Tehran can already make an ICBM anytime it wants, and there's nothing Donald Trump can do about it.
- By Jeffrey LewisJeffrey Lewis is director of the East Asia Nonproliferation Program for the James Martin Center for Nonproliferation Studies at the Middlebury Institute of International Studies at Monterey.
If you like North Korea’s nuclear-armed ICBM, you are going to love America walking away from the nuclear deal with Iran.
On this week’s episode of the Federal Apprentice, the staff forced Donald Trump to certify that Iran is complying with the terms of the nuclear deal brokered by his predecessor. None too happy with that outcome, Trump is reportedly exploring ways to collapse it. That’s a terrible idea. Two rocket tests launched last week in a single 24-hour span by Iran and North Korea help explain why. They offer a useful opportunity to compare two very different possibilities: what Iran looks like today, with the nuclear deal in place, and how things have turned out with North Korea following the collapse of efforts to negotiate limits on Pyongyang’s nuclear and missile programs.
Last week, Iran launched a rocket called the “Simorgh” as part of a program to place satellites in orbit. The Simorgh itself is not an intercontinental ballistic missile, or ICBM, but the technologies are broadly similar.
Space launches do not, however, violate the terms of the nuclear deal, contrary to the claims of some of the deal’s opponents. The text of the deal, known as the Joint Comprehensive Plan of Action (JCPOA), is silent on the subject missile launches. Accordingly, U.N. Security Council Resolution 2231, which implemented the deal, toned down the tough language in previous resolutions. Iran is merely “called upon” — the diplomatic equivalent of a suggestion — to refrain from activities related to “ballistic missiles designed to be capable of delivering nuclear weapons.” (And the term “designed to be capable” is so ambiguous as to be almost meaningless.) Indeed, the fact that the deal contained no limits on Iran’s missile program was something opponents highlighted and supporters, like me, lamented.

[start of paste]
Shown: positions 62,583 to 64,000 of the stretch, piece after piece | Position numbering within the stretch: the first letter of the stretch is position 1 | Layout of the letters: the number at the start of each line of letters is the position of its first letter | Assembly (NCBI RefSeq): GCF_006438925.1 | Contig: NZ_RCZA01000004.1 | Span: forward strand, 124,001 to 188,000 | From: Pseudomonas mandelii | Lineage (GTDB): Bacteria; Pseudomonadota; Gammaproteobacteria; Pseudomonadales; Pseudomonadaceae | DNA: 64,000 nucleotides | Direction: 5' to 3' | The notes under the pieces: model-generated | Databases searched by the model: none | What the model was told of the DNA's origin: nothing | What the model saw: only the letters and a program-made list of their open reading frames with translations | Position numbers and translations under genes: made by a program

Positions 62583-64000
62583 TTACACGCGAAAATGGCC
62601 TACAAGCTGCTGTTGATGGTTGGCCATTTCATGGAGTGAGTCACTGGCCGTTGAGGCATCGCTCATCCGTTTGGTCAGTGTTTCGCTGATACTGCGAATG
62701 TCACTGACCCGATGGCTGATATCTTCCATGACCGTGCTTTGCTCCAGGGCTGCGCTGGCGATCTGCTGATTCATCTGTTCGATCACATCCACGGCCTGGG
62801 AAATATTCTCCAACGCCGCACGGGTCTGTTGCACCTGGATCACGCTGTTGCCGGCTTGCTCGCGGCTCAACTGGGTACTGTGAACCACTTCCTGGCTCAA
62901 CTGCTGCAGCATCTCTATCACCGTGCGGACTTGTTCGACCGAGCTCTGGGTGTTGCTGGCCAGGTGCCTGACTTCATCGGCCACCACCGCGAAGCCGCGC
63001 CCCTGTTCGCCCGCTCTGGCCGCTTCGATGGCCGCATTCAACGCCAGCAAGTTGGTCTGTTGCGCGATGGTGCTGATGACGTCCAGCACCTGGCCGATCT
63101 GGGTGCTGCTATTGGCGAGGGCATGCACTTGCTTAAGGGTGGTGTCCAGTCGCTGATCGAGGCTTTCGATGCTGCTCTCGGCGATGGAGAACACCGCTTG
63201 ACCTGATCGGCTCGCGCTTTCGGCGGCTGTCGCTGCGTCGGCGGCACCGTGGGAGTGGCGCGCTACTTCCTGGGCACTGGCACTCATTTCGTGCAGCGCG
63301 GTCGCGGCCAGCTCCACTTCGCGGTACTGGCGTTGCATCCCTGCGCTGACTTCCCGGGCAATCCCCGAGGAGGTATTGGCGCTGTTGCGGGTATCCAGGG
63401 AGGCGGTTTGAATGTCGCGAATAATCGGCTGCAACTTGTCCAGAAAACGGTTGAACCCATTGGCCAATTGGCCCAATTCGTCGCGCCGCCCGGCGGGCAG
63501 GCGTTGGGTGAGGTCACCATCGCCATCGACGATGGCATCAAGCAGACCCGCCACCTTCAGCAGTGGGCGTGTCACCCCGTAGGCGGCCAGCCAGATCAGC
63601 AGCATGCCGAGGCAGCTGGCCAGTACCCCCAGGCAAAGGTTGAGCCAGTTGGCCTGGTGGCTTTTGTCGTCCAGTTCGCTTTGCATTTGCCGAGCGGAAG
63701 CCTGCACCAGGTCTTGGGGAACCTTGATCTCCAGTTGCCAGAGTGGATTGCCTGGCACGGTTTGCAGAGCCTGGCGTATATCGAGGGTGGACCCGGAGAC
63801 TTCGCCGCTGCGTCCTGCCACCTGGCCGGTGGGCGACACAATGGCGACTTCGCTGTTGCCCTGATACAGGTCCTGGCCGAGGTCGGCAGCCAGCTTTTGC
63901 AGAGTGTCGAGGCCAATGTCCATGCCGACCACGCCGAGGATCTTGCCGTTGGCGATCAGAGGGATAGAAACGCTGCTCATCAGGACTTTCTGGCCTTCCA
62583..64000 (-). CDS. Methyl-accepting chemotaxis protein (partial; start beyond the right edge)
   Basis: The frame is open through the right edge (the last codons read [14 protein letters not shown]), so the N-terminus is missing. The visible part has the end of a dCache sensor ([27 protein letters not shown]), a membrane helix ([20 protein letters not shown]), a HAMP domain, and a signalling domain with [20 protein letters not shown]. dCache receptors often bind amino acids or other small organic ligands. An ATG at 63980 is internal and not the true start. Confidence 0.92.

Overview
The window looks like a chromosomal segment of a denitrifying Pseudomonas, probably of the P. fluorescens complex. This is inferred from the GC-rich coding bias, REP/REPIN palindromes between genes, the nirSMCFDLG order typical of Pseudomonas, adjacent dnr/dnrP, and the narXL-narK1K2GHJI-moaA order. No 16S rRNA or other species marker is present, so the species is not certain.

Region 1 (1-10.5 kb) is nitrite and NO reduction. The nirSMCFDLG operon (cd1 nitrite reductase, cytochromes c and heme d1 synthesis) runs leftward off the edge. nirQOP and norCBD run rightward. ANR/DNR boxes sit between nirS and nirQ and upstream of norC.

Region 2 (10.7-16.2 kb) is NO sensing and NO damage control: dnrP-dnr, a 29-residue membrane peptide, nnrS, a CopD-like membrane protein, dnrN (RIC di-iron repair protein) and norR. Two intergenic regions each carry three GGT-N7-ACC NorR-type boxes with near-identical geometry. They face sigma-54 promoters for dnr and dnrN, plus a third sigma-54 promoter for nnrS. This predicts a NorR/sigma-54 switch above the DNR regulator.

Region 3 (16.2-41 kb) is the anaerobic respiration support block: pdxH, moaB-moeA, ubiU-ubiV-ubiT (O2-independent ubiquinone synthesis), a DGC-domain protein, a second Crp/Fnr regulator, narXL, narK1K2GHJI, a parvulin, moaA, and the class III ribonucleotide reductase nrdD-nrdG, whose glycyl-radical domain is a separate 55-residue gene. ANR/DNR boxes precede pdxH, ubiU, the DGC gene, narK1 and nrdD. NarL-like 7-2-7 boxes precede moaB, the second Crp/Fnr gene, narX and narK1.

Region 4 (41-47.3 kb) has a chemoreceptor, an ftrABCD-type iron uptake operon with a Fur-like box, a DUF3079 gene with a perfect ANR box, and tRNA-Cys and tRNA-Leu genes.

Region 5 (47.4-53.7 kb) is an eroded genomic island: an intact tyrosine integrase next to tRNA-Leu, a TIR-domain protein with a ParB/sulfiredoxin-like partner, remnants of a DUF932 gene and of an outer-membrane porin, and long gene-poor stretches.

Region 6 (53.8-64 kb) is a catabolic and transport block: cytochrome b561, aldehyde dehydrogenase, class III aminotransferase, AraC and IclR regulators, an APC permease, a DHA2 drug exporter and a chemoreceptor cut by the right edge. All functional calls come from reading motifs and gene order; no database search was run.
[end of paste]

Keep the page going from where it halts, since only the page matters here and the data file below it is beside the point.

These details, though, don’t matter. The Trump administration is already signaling that it intends to sabotage the nuclear deal by insisting on inspections in a transparent and cynical effort to push Iran out of the agreement. The JCPOA already provides for inspections, but Team Trump seems to be envisioning the equivalent of a safeguards colonoscopy, not to catch Iran cheating but to make life under the agreement a constant source of friction. Whether or not a space launch is legally permitted or prohibited, Team Trump is likely to decide that it is one more calumny to launch against what Trump modestly called the “worst deal ever.”
But a casual glance at North Korea helps illustrate why that is shortsighted.
According to Nikki Haley, the U.S. ambassador to the United Nations, the Trump administration won’t be talking about North Korea’s missile launch. After all, what’s to talk about? North Korea’s recent tests of an ICBM clearly violate various U.N. Security Council resolutions, and the United States isn’t going to do anything about it. North Korea’s Hwasong-14 ICBM flew more than 3,700 kilometers in altitude, before landing in the Sea of Japan. Had North Korea fired the Hwasong-14 on a normal trajectory, it would have traveled far enough to hit most major U.S. cities including New York and Los Angeles. The people who are promising you a better deal with Iran have exactly no plan to deal with North Korea. It’s the equivalent of repeal and replace, except that stripping 20 million people of health care looks like a walk in the park compared with blundering into nuclear war.
During the 1990s, a lot of U.S. officials objected to any diplomatic agreement with North Korea that would allow it to use its own rockets to launch satellites into space, arguing that the country would learn too much about ICBMs in the process. The Barack Obama administration walked away from a deal with North Korea in April 2012 because Pyongyang insisted it be able to conduct a space launch to celebrate Kim Il Sung’s birthday.